Color blind Test

Today is the first day of school for my now 1st and 4th graders. After doing a meet and greet with the 1st grade teacher, I moved along to my son's classroom. There is something disheartening to have to explain to a teacher that your child, who receives wonderful grades, thrives in school and enjoys learning is unable to distinguish between the red and green markers used on the Smart Board. Luckily, his teacher is amazing, thoughtful and willing to watch out for any issues.

For most people being colorblind (a misnomer) is never an issue. If anything, it should be more accurately called color deficiency. It only effects 8% of males typically of European descent and 1% of females.

The most common type is red/green from an inherited mutated X chromosome. Yes, he received that from me as well as his sparkling wit. My father carries the same trait and assures me that it never hindered him at all plus we were able to place blame on his fondness for mixing patterns and a flair for black socks with shorts.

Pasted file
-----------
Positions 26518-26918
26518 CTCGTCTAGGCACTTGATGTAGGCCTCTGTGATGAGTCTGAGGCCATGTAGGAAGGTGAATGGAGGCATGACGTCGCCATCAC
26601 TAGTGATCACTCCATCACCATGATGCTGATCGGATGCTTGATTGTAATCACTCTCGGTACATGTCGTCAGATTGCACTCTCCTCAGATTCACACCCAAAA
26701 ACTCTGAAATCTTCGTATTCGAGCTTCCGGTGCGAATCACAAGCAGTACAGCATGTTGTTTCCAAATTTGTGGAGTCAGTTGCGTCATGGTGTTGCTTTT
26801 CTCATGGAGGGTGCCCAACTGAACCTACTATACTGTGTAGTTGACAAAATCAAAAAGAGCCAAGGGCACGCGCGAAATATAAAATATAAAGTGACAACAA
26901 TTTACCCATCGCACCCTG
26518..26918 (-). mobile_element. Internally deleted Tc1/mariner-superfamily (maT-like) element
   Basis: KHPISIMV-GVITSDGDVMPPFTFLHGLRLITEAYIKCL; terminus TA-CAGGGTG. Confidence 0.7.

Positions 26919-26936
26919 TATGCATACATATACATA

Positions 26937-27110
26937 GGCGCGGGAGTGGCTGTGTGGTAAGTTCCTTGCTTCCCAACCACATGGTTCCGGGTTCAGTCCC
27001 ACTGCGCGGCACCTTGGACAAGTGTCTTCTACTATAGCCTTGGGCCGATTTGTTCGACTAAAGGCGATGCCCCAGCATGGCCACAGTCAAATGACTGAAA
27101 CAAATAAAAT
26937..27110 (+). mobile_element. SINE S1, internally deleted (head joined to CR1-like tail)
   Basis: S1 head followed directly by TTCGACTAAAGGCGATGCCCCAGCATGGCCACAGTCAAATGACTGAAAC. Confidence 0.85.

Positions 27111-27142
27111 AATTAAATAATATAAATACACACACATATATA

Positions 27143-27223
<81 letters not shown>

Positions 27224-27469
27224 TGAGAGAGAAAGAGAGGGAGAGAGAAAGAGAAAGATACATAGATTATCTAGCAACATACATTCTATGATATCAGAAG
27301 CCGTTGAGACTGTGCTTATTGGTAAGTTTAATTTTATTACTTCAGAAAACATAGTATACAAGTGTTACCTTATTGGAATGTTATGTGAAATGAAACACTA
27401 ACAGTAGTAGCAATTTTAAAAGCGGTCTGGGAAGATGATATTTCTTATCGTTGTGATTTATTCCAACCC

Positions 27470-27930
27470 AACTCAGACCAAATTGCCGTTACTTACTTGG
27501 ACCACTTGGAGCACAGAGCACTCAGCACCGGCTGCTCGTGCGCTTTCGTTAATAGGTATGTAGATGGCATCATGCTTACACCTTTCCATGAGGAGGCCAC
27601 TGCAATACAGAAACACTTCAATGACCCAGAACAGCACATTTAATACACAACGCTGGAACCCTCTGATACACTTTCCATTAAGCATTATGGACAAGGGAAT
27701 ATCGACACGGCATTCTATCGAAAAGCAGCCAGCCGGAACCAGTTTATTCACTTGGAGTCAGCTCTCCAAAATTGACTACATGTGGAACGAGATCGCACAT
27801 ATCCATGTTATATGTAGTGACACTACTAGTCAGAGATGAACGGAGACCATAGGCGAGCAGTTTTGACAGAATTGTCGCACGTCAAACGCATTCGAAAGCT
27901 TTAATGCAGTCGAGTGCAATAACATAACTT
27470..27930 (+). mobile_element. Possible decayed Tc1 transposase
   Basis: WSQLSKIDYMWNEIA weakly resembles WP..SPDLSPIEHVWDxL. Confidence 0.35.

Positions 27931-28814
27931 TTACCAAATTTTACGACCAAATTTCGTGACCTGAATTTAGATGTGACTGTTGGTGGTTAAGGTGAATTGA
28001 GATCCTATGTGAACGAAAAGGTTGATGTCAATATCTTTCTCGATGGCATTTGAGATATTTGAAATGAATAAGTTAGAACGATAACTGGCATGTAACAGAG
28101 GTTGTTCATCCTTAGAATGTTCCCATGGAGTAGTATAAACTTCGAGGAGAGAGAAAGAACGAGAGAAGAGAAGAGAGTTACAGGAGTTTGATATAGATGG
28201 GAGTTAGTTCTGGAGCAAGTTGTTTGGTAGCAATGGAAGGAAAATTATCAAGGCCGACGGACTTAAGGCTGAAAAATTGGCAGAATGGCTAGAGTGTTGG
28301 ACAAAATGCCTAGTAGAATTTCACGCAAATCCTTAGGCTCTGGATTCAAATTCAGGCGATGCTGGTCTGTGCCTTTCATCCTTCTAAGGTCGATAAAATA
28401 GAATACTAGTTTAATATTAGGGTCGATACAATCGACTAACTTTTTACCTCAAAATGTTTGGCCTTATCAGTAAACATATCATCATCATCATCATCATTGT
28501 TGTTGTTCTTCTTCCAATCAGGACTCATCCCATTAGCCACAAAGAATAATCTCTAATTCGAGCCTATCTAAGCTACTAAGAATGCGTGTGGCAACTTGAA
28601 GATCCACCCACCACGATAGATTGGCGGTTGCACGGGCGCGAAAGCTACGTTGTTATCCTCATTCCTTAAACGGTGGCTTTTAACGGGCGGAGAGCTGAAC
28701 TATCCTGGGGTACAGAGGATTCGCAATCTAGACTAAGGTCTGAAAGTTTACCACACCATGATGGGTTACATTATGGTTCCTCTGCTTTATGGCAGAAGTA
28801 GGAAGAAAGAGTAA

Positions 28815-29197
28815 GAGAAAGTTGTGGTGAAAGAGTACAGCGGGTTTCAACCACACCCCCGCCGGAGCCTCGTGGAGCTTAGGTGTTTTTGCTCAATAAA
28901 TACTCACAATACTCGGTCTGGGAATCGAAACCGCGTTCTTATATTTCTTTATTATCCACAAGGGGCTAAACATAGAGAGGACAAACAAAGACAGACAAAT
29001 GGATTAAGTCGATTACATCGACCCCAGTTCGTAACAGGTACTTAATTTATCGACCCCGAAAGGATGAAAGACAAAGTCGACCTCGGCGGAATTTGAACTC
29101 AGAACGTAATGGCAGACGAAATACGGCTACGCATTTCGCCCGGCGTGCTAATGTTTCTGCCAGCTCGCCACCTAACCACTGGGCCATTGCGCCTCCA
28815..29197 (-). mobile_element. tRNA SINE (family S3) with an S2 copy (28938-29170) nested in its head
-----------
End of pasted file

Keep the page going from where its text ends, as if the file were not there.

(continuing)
At the age of two we knew something was up when my son "i spied" our golden retriever as something green.

There is no treatment for color blindness but nor is it considered a disability. Certain jobs will be eliminated for him, right out of the gate. He will never be an airline pilot, police officer or ship's captain. So far he has not expressed interest in any of the above.

For parents with children with a similar issue, take note of your child's classroom. Are the chalkboards green? Does the teacher use colored chalk for distinction? Will the teacher use a computer and LCD projector? Are the subject folders color coded? Are colored pencils labeled? It is amazing how we take for granted that we all see color the same way.

My son is frequently asked by his friends if he only sees in black and white. His response is the one we have taught him. He just sees color differently.



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